In retrospect, your first split with Tony kind of seems like the tip of the iceberg in terms of modern punk frontmen making acoustic offerings.
It seems that way, but itís a misconception. I think most of people who have been successful definitely didnít own our record. My thing is that most people who write songs do it on a piano or an acoustic guitar because theyíre quiet and you can do it at night in quiet places. It also has a lot more to do with the climate of the music industry, the fact that itís gotten a lot harder to tour with a band. Itís really easy for me to just grab my backpack and an acoustic and play a show. Thereís no bullshit. I donít have to coordinate a band or a crew, I can just walk out the door. When you play acoustic itís also really nice to play with people you donít normally play with. Another thought I have about it is maybe some of these people are just getting older. I donít know if I wouldíve liked doing this in my twenties.
What does it mean to be someone who has spent so much of their adult life committed to a subculture that a lot of people who arenít in it have absolutely no understanding of? How do your parents describe your profession to their friends? Do they actually say ďour son is a lifetime punk rocker?Ē
No, they donít say that, which is interesting, because youíd think so. But thatís a very, very good question and Iím not even sure I can answer it. My parents, for example, never really knew or had the desire to describe the music that I play. I donít think they really understand it at all. I know they probably heard me define it a million times as loud, fast, aggressive music. And I donít really use the word ďpunkĒ because itís only one element to what we do. Lagwagon doesnít sound like traditional punk to me, when I think of itÖ It is weird, because if you play country music, itís a very defined genre of music. It can be kind of a bummer sometimes that youíre not a part of something that is a very defined genre. The labels that people have come up with to describe what we do are things like ďskate rock.Ē I donít even know what that means! People who skateboard that play music? Yeah, sure, thatís true; we all skated, you know, surfed and snowboarded and all those things. But those things donít really have anything to do with each other-- other than that the music is a good soundtrack for those aggressive sports. Itís a weird one. I donít know what my parents say. They probably just say, ďoh my God, he never stops traveling!Ē ÖThey might prefer the Gimmes Gimmes. I know they like the acoustic stuff. But let me say that my parents were very supportive of what I did. Especially when I started making some money. Theyíre just parents; they just want you to do well and for life to be good for you.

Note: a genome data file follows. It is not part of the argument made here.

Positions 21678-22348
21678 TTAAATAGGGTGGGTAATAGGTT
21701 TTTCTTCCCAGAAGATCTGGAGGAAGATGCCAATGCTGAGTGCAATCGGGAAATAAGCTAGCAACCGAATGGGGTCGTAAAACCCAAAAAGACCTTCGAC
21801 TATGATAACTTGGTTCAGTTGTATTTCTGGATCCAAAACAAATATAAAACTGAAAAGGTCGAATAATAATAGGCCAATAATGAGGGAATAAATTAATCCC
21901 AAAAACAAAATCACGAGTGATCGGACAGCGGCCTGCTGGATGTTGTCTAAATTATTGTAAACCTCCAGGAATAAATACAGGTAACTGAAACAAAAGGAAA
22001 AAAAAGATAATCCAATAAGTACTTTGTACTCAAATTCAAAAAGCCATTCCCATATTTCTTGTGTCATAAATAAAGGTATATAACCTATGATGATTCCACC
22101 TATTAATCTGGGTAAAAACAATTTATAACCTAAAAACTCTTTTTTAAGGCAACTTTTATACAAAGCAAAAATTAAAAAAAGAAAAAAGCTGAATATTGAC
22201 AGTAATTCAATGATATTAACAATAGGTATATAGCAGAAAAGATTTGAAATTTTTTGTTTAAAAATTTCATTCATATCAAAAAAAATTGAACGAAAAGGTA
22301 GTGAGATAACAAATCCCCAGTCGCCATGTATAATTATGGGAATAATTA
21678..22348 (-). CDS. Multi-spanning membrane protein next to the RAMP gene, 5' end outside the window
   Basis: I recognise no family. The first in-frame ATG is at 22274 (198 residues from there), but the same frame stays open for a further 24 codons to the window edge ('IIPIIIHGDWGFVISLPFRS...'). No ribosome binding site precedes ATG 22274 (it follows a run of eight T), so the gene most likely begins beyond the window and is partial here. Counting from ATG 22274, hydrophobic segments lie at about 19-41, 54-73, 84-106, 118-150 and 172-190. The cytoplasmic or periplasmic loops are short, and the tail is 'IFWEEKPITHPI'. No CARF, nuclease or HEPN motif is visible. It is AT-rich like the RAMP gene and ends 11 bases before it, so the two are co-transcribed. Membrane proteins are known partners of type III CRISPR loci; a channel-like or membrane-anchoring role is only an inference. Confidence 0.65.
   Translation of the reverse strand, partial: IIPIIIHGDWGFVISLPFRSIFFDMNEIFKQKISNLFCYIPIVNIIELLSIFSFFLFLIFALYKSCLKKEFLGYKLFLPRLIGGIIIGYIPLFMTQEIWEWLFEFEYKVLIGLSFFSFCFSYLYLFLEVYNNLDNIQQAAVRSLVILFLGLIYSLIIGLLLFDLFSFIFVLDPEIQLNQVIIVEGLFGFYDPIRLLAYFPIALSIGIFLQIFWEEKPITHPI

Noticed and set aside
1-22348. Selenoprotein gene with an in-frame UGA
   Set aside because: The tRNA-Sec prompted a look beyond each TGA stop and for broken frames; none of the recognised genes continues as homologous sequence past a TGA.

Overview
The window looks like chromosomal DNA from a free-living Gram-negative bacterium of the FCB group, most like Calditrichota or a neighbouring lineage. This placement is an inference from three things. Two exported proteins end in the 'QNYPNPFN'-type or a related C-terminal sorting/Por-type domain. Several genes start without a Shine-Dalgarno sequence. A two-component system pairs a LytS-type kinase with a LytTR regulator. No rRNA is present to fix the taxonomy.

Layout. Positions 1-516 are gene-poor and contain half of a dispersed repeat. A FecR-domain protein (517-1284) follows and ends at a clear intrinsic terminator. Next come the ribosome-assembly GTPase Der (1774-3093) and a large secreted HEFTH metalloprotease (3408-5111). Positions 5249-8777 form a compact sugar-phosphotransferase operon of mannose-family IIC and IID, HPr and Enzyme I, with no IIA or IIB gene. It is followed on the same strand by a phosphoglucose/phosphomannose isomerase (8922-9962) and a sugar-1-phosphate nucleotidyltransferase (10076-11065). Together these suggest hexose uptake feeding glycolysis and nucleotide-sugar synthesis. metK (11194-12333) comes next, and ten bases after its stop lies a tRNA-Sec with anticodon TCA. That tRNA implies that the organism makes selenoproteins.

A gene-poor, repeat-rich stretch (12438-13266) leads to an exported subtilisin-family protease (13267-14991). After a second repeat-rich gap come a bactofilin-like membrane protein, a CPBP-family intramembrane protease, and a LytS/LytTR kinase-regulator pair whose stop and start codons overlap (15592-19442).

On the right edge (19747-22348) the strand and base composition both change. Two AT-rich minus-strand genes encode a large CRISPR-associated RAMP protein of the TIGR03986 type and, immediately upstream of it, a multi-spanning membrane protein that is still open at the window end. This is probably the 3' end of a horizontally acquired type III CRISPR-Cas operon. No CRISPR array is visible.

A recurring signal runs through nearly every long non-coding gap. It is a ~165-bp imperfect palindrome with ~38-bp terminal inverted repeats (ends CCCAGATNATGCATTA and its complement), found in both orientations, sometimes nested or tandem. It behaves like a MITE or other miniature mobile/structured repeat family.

That makes me think of ďSleepĒ (from Lagwagonís Hoss album) and the lyrics about ďthe band will have its first hit songĒ and ďIíll bring home the bacon bits.Ē Thatís art imitating lifeóor, at least one or other. Maybe life imitating art.
I was having a really, really good year the year that Hoss came out. I think that was the first year that the band actually did start making money, when that song came out. We did start making a living playing music and we didnít have to sleep on peopleís couches anymore. We started to pay our rent and those kinds of things. That didnít last forever but it was a really good time. So that song was almost written prematurely in that regard. It was more hopeful than anything else and I also think it was sort of cynical. I was on tour in Japan when I wrote that song. I was being cynical, like, hereís the way itís gonna go: weíre gonna have a hit song even though weíre playing this music that will never, ever get near the radio.